Graham: Healthcare fight makes passing energy and climate bill tougher

Sen. Lindsey Graham (R-S.C.) said Sunday that Republican anger over healthcare legislation makes it tougher to pass the energy and climate-change bill that he is working with Democrats to craft.

"I want to work with this administration, but this healthcare proposal has made it very hard for Republicans to sit down at the table with these guys, because of the way they have run over us. But at the end of the day we have more problems than just healthcare," Graham said on CNN’s “State of the Union.”

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"I want to help solve hard problems, but this healthcare bill has made a hard problem worse," he added.

Graham has split with the bulk of his caucus to work with Sen. John Kerry (D-Mass.) and White House officials on a compromise global warming and energy bill that can reach 60 Senate votes.

Kerry and Sen. Joe Lieberman (I-Conn.) are planning legislation that would blend mandatory nationwide greenhouse gas emissions reductions with wider U.S. oil-and-gas drilling and expanded federal financing to build new nuclear power plants, among other measures.

President Barack Obama on Friday helped broker a limited international climate-change agreement at United Nations talks in Copenhagen. Supporters of slow-moving climate legislation in the U.S. hope that pledges by nations including China and India to slow their emissions of heat-trapping gases will help propel the bill in the Senate.

Graham said his priority in working on the bill is to reduce U.S. reliance on oil imports. "When [Venezuelan President] Hugo Chavez got a standing ovation in Copenhagen it made me sick to my stomach, but the only way he is relevant is because of the oil revenues," he said. Venezuela is a major oil producer.

On the same program, White House Senior Advisor David Axelrod defended the nonbinding agreement Obama reached after a frenzied day of ad-hoc meetings with world leaders at the summit.

“Let’s understand that when the president arrived the talks were collapsing and there was a very real prospect of no progress out of Copenhagen,” he said.

The agreement included compromise language that allows for outside analysis of nations’ implementation of their pledged emissions reductions.

How to address “transparency” was a major sticking point at the fractious two-week Copenhagen talks because China, the world’s largest emitter of greenhouse gases, resisted calls for external verification of its actions.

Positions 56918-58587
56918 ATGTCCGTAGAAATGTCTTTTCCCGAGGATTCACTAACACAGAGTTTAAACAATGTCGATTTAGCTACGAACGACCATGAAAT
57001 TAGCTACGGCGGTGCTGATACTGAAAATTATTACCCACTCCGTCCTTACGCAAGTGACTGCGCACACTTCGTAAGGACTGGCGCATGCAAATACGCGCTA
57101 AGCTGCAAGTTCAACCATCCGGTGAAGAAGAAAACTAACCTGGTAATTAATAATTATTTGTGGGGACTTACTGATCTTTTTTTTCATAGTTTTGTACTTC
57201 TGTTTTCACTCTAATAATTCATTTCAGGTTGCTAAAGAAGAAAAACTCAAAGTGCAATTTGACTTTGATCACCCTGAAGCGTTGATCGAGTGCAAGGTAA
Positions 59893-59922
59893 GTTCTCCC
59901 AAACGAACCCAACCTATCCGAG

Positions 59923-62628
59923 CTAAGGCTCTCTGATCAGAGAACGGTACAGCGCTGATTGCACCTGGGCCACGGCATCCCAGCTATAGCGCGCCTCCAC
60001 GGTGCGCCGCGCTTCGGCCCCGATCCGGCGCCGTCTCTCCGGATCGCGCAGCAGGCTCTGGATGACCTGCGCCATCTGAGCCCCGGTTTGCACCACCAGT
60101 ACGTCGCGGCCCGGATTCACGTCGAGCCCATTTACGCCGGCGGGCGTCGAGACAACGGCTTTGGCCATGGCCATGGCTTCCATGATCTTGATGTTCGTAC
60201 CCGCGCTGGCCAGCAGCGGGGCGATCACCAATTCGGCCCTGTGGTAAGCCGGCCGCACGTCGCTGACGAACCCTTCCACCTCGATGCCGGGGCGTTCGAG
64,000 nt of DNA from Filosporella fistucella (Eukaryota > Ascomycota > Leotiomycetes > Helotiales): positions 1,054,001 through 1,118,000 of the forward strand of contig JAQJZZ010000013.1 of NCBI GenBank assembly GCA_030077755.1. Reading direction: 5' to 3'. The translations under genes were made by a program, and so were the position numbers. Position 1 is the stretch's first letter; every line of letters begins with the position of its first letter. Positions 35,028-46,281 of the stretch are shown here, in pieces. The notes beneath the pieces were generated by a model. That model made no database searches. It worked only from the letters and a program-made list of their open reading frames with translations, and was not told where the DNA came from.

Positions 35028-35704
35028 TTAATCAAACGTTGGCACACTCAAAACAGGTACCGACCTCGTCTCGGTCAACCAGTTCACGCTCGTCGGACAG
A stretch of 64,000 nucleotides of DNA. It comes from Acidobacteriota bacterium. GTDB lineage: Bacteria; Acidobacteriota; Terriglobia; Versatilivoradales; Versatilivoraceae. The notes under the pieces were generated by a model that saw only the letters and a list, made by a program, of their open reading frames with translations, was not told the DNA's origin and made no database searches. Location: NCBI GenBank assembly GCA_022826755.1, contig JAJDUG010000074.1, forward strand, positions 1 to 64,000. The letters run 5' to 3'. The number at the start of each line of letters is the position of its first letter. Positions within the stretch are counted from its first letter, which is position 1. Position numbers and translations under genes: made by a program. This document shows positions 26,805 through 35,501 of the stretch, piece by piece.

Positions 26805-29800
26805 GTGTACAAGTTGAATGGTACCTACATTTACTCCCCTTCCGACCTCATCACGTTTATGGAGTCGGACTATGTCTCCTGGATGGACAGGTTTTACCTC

Graham called the accord limited progress. “I think in many ways it is going to be seen as ineffective, but it is some transparency that we don’t have today,” he said.

Under the overall accord, countries will commit to implementing their national emissions-cutting plans. It sets a global goal of keeping temperature increases below 2 degrees Celsius, the level that many scientists say is needed to prevent catastrophic and irreversible climatic changes.

Obama acknowledged Friday the accord would not bring about the needed reductions, but called it a major breakthrough that paves the way for further action.

But Sen. John McCain (R-Ariz.) on Sunday criticized the outcome in Copenhagen. “I think that the fact it has no binding provisions to it whatsoever is a rhetorical attempt to cover up what was obviously a serious failure,” he said on “Fox News Sunday.”

McCain in years past has called for limits on U.S. greenhouse gases and sponsored an early version of “cap-and-trade” plans with Lieberman. But he has been sharply critical of current Democratic climate proposals.

Majority Leader Harry Reid (D-Nev.) hopes to bring a climate and energy package to the floor in the spring. The House approved a sweeping bill in late June.

Kerry and others say China’s pledge to slow its emissions and endorse the Copenhagen accord should help ease concerns that U.S. legislation would hand a competitive advantage to manufacturers overseas.

Majority Whip Richard Durbin (D-Ill.) on Sunday said he was hopeful that Democrats would be able to pass a bill in 2010. “We're going to move forward on it. I hope we can get it done this coming year,” he said on ABC’s “This Week.” He called climate and energy legislation a way to provide U.S. jobs in green-energy industries.